Letter to Ryan Rzepecki

To summarize: Don’t. Please, don’t.

Why? Why not be bought out by Uber? Because the objectives and culture are not a good fit.

JUMP (SoBi) has a model of disruption based on offering a better product, meeting the need of people, and making a profit in the good work. Every SoBi employee I’ve had interactions with had a passion for making the world a better place through bike share. When there were problems, each person I spoke with or emailed made sure to get it right. SoBi works with the cities it goes into, negotiating the terms but wanting to make sure it works for the company, the city, and the users.

Uber is the exact opposite. Their business model of disruption is to break every law they can get away with breaking, to cut every corner. Their intent is to drive every competitor out of business, as they must if they are ever to stop losing money. They treat employees like dirt (yes, the drivers are employees by definition of labor law, though at least in the US Uber is so lawyered up that the federal government and state governments have either not been able to compel Uber to follow the law, or don’t care to. In every city in which it operates, in the US and in Europe, Uber has violated law after law after law.

These two things do not match, and can never match.

One of the great hopes that I have for electric bike share is that it can displace many of the ride hailing trips that exist because it is time competitive with and cost positive over ride hailing in denser urban areas. I see uncontrolled ride hailing as the worst thing that could happen to our cities, and anything that lessens that damage is a great thing. That puts the ideal of bike share in direct conflict with the idea of ride hailing. The terms ‘shared mobility’ and ‘mobility as a service’ are all the rage these days, but I don’t see any mode that uses low occupancy energy guzzling cars (electric just shifts impacts from fossil fuel burning at the car to fossil fuel burning at the power plant, at least so far) as complementing any other mode. They are not a complement, they are a competition.

But the biggest conflict is on the streets. Bike riders, the users of SoBi and JUMP bikes, want more than anything to be safe. But they can’t be safe so long as poorly trained commercial drivers (Uber) terrorize bicyclists by driving over the speed limit, making sudden right and left turns, and looking at smart phones instead of at the road. Uber drivers block bike lanes more often than other ride hailing companies. I’m not sure why, but suspect it has to do with drivers adopting the attitudes of their company.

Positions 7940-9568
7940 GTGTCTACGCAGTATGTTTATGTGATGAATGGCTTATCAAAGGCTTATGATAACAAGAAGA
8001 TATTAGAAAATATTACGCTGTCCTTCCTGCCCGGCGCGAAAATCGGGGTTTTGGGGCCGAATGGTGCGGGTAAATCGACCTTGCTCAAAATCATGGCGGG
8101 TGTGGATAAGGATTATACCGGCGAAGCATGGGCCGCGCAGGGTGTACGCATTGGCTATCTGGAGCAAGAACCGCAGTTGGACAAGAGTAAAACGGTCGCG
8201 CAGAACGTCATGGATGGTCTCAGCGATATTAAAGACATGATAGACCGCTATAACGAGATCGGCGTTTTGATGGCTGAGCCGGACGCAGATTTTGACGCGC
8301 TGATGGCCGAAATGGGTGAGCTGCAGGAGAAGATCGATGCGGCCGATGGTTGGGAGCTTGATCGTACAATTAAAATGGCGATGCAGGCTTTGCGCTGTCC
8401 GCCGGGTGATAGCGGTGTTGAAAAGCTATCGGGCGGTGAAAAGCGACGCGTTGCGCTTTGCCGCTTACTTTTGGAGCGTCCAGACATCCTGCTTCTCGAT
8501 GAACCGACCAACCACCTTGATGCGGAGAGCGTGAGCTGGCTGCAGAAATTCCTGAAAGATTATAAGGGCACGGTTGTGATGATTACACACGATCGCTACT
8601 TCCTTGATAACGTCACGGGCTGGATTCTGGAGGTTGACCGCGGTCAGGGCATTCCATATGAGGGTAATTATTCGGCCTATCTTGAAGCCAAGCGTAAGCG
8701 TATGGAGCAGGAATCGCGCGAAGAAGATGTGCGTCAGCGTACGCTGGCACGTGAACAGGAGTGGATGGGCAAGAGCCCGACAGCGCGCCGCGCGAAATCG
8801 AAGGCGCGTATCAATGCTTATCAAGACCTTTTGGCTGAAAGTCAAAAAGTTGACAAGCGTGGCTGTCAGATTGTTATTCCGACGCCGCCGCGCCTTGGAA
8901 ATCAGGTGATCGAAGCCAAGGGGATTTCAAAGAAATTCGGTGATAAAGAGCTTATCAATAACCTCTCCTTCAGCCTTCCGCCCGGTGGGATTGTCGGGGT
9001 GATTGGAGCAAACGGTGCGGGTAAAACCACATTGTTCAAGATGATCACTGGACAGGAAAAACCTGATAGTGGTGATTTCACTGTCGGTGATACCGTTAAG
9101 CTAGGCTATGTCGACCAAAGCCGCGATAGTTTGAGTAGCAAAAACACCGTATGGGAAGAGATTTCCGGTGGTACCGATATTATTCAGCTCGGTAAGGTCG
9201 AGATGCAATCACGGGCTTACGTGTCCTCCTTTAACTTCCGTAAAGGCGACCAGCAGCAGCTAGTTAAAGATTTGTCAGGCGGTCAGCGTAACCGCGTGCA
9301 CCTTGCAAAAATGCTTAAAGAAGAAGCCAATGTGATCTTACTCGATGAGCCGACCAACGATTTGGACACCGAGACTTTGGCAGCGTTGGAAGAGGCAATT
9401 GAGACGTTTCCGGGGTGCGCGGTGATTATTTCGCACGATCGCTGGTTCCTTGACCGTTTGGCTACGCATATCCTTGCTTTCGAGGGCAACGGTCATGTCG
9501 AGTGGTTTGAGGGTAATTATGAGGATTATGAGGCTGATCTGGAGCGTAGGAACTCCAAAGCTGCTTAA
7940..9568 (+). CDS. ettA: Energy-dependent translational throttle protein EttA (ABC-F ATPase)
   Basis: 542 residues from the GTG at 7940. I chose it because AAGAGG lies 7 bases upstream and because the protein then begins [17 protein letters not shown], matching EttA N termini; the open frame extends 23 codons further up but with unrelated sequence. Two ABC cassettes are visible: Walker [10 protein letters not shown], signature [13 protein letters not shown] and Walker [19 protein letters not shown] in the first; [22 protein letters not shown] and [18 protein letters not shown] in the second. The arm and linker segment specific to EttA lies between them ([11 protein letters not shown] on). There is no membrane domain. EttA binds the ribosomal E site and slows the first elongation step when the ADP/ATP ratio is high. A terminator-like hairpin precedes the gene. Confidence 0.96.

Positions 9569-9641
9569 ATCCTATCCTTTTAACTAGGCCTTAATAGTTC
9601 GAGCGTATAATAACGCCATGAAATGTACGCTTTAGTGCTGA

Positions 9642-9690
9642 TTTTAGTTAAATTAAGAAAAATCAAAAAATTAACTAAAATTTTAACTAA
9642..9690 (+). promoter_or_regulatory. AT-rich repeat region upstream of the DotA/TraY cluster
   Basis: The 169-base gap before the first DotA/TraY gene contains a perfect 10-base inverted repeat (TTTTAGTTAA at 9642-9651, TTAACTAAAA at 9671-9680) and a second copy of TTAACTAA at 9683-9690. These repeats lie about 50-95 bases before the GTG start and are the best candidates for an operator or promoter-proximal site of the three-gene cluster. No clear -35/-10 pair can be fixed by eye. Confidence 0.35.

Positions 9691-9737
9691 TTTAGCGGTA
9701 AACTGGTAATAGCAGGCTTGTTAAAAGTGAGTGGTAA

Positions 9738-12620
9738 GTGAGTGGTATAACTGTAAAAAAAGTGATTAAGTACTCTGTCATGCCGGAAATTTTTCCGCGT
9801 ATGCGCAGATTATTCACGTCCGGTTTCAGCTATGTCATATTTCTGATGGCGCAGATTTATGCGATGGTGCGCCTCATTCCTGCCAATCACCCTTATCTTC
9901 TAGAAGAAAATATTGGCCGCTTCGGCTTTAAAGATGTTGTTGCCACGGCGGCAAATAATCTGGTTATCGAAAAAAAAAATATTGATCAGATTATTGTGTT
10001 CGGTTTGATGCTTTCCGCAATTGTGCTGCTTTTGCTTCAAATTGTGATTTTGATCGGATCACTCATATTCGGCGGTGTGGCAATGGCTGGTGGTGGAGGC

When I am bicycling in San Francisco (headed there for the weekend right now), I can hardly even use bike lanes on many streets because they are blocked so often by ride hailing. Do they look when pulling in? Do they look when pulling out? Seldom. As a vehicular bicyclist, I know how to deal with this, to just use the general purpose lane and avoid the bike lane, but I assure you, this is not the experience most bicyclists are looking for.

Bicyclists want safety. Uber does not.

I am really concerned that this is the beginning of the end of SoBi/JUMP, and that would make me very sad. Uber may kill off bike share once it realizes that the values and goals of bike share are opposed to their own. Another not unlikely possibility is that Uber will go under, under the weight of endless lawsuits that will sooner or later start to be successful. If you run a criminal enterprise, it will eventually catch up with you, whether you are Uber or the president.

To summarize: Don’t. Please don’t

@jumpbikes @ryrzny

Bike share in Santa Monica

Breeze maintenance shed
The Breeze Bike Share in Santa Monica uses the same Social Bicycles (SoBi) bikes that the Tower Bridge Preview in Sacramento does. On a recent four day visit to Santa Monica, I used the system quite a bit, both for transportation and to compare systems. Here is my take:

  • Breeze Bike Share is operated by a separate company, CycleHop, rather than directly by SoBi as is the Sacramento system. The company also operates systems in West Hollywood/Beverly Hills, Long Beach, San Mateo, and other cities outside California. CycleHop has a major maintenance and storage facility, which I stumbled across, shown in the photo above. They tried rebalancing with bikes for a while but have gone to using vans as they are more efficient. 
  • Breeze bikes are green, and the major corporate sponsor is Hulu. As far as I know, Sacramento is still in search of a major corporate sponsor.